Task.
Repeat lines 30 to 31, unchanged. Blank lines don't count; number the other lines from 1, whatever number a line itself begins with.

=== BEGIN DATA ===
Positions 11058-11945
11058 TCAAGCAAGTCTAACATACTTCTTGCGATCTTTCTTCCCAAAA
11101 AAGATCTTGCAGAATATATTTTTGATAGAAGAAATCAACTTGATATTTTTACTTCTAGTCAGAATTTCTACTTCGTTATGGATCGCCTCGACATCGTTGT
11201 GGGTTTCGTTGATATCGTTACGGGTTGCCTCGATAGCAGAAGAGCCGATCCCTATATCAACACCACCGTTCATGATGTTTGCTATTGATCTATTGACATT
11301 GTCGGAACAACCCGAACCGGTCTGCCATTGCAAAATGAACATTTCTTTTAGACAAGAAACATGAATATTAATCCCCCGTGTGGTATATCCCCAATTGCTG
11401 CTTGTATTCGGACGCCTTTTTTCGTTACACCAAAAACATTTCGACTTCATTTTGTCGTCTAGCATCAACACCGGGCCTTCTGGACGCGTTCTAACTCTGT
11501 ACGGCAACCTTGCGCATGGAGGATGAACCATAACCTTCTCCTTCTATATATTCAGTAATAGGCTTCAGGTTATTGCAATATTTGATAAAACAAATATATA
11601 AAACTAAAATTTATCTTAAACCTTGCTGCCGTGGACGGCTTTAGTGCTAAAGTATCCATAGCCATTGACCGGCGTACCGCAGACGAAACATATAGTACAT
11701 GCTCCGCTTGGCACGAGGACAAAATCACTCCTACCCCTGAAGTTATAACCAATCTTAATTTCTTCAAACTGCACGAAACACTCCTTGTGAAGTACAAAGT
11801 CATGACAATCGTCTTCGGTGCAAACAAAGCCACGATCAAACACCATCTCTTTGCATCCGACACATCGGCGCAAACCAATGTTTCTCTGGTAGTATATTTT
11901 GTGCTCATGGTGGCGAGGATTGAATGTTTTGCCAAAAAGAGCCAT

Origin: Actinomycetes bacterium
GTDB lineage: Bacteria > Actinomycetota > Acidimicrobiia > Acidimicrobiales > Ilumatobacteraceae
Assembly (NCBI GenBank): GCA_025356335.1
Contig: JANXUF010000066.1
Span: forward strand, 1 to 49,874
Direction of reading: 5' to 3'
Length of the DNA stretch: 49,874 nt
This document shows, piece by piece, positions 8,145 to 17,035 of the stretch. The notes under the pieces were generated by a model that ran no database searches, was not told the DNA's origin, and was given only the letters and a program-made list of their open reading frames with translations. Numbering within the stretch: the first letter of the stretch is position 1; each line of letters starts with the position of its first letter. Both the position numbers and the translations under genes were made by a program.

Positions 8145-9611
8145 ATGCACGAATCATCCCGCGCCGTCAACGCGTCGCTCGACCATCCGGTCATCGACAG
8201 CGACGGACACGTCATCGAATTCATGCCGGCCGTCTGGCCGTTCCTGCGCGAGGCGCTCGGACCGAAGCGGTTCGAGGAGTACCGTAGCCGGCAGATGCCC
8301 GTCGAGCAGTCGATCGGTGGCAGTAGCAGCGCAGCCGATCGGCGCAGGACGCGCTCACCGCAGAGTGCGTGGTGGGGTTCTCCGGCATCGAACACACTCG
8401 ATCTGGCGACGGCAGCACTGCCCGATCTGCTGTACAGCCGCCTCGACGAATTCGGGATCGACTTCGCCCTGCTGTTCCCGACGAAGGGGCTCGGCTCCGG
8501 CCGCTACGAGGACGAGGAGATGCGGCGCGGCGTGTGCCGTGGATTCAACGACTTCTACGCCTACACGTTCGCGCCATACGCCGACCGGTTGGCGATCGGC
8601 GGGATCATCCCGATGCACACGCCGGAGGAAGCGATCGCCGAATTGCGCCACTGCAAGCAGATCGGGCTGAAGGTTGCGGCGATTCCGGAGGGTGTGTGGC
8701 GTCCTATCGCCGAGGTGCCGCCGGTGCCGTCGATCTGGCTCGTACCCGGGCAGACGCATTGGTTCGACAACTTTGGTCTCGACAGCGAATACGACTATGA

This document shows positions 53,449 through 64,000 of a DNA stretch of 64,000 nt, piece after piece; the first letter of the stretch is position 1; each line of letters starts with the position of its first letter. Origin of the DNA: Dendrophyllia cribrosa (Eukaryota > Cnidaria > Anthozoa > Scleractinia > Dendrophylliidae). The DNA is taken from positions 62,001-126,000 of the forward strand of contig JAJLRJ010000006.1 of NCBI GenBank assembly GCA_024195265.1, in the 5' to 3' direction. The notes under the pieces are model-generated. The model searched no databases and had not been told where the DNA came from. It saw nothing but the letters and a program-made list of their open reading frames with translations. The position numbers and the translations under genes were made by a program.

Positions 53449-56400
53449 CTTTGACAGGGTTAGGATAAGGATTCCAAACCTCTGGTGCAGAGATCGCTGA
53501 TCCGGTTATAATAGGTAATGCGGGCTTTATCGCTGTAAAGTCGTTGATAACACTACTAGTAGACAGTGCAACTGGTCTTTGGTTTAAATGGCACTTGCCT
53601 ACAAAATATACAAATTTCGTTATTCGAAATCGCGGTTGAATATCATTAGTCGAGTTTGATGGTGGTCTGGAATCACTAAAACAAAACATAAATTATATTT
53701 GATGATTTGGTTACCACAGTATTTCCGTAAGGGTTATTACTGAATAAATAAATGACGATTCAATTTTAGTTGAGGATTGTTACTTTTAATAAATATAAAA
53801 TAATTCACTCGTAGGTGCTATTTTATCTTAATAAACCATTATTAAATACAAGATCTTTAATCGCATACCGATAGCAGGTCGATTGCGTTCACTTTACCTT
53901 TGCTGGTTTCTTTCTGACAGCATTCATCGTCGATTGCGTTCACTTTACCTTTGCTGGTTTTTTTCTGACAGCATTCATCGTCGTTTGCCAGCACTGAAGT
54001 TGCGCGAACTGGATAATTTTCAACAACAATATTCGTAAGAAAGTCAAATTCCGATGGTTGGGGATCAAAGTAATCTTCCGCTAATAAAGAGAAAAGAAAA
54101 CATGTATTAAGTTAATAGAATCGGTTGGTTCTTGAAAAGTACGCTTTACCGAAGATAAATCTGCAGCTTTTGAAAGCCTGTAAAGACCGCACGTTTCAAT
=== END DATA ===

53449 CTTTGACAGGGTTAGGATAAGGATTCCAAACCTCTGGTGCAGAGATCGCTGA
53501 TCCGGTTATAATAGGTAATGCGGGCTTTATCGCTGTAAAGTCGTTGATAACACTACTAGTAGACAGTGCAACTGGTCTTTGGTTTAAATGGCACTTGCCT